Heyday’s Past


The heyday’s passed
and cracks have drained
the party’s life blood,
but one last fountain
plays a Bessie Smith solo:
“Nooo-body knows you
when you’re down and out.
In my pocket? Not one penny.
And my friends? I haven’t any.
Mmmm, I done felt so low.”
Wind whistles through
pines like syncopated
saxophone fanfares.
Grass chokes bricks
where beaded dresses once
punctuated the Charleston.
“Don’t look at me
in that tone of voice,”
the fountain burbles,
with Dorothy Parker‘s words.
The air is cold with ghosts.
But I’m warm, remembering
my Grandmother Louise,
nurse, teacher and flapper.

Copyright 2016 Brenda Davis Harsham

Notes: Why have I never danced the Charleston in a beaded dress? Have you? Do you have a flapper in your family tree? Mine was black sheep, maverick and pioneer in one charming, take-no-prisoners woman. I wish I’d known her, but I catch glimpses of her in her descendants, including me, and I love stories about her from Engadine to Kalamazoo.

10 thoughts on “Heyday’s Past

  1. Really love the idea of this! 🙂 What these old fountains could tell of all they’ve seen in history! 😉 Love the colour, it’s very pretty – a ladies fountain for sure!!

    I don’t know if there were any flappers in my family. I’m sure my grandmother on my mothers side would have been one if she had been the right age, I think she knew how to dance to the Charleston. She always had a mind of her own, could be quite controversial just for the hell of it! But her young days were the early 30’s, I think the flappers were almost over by then.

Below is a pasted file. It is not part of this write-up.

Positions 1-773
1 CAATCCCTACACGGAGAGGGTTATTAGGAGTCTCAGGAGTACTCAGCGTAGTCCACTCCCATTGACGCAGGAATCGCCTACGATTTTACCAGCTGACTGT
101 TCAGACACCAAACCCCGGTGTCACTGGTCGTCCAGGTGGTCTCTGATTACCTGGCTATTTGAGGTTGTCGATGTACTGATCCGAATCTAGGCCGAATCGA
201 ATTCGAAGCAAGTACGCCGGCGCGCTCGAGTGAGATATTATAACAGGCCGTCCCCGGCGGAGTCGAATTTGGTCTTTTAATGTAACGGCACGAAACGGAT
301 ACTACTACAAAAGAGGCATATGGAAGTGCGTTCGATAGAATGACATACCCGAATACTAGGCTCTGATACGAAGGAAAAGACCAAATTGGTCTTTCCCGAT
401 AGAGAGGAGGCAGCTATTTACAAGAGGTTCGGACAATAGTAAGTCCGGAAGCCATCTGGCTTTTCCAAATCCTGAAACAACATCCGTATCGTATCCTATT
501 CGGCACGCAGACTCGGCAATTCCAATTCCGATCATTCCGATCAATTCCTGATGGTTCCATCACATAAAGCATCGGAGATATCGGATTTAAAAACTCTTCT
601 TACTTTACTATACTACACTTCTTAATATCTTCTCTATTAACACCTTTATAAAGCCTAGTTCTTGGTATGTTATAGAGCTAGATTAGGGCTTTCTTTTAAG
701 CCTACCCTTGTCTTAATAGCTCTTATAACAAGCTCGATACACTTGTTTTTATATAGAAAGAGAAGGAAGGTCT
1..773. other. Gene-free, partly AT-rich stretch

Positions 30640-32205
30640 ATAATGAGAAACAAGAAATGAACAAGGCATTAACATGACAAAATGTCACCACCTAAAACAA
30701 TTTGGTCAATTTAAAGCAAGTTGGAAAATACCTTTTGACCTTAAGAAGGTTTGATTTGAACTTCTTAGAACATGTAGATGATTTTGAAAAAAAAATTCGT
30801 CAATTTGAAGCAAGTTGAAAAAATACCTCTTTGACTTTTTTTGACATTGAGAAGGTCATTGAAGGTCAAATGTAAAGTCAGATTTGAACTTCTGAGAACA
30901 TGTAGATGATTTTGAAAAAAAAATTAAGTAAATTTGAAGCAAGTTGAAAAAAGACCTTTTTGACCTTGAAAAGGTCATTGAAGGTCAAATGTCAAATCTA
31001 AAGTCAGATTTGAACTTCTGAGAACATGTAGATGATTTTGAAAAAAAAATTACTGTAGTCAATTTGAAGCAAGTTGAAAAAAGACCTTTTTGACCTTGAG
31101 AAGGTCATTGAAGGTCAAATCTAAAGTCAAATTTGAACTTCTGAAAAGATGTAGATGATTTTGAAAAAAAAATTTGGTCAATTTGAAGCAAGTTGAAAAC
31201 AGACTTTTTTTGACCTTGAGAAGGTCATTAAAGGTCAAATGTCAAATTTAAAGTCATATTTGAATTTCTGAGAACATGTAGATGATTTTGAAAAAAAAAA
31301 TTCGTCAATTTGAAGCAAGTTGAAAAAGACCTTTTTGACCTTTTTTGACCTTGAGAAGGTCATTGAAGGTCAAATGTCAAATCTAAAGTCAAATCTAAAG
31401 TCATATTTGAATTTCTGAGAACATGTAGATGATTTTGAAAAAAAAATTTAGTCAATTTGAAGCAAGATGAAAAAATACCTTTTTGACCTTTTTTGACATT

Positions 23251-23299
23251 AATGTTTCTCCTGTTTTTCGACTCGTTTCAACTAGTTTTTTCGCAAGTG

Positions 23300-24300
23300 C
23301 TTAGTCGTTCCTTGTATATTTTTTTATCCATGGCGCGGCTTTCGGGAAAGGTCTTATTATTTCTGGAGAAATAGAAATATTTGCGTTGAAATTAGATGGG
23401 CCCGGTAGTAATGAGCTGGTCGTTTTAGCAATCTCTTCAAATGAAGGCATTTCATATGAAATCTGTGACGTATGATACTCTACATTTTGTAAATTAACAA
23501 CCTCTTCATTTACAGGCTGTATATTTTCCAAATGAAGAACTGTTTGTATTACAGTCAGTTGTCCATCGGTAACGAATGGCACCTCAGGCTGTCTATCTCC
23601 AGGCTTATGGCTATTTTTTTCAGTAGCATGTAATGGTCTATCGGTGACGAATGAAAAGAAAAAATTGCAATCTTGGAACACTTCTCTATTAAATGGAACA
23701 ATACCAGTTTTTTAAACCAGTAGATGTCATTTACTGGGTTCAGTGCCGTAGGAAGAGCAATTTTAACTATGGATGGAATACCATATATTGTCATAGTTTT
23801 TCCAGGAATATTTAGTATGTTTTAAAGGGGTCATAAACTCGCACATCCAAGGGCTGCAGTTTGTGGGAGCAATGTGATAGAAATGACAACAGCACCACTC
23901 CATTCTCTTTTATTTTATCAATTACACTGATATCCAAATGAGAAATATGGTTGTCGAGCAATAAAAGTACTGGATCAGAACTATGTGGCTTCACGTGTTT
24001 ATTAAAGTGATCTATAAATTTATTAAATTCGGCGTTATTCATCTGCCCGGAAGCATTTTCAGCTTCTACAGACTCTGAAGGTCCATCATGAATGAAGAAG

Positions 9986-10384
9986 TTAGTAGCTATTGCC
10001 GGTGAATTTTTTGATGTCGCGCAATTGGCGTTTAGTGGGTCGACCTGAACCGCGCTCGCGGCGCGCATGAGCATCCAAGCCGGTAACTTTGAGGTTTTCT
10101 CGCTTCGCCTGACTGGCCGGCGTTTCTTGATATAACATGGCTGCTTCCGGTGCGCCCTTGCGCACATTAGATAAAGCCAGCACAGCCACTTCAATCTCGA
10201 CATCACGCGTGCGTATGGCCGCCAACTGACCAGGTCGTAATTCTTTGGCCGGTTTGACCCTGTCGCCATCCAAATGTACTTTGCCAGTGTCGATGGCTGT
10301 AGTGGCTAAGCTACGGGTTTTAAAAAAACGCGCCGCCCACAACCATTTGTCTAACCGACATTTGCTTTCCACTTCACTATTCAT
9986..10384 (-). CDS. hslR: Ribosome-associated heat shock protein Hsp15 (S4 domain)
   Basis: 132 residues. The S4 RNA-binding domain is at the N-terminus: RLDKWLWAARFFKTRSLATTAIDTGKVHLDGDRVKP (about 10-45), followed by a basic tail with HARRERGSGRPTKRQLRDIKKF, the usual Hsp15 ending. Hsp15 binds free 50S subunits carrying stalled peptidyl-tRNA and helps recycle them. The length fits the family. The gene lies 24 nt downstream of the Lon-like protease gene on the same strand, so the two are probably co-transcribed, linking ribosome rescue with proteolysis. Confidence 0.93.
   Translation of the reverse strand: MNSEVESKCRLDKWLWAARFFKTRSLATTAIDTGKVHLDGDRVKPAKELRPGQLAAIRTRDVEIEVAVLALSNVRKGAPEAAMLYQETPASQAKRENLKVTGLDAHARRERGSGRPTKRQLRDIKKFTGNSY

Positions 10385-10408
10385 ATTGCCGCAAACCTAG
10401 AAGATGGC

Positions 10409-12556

Liked by 1 person

    • My grandmother was quite a character: chasing men, rowing across to Canada during prohibition, tramping on trains, stowing away on steamships and never accepting limitations of any sort. I wish I’d known her, but luckily her daughter, my aunt, is generous with her memories.

      Liked by 1 person

  2. This was quite imaginative and transcendent, of another era, Brenda. I once dressed as a flapper for Halloween. We all liked raiding real closets of stuff versus store bought costumes. I am sure the flapper dress was one of my Grandma Oldrieve’s since she was smaller built while my Mom’s mother, Grandma Mattson was of sturdy German “stock.” 🙂 My great aunt Marie was often encouraging to my girl cousins and me, to be dancers, musicians or artists to “add flair to our life.”
    I love how you pass these traits on to your children, too. 🙂

    Liked by 1 person

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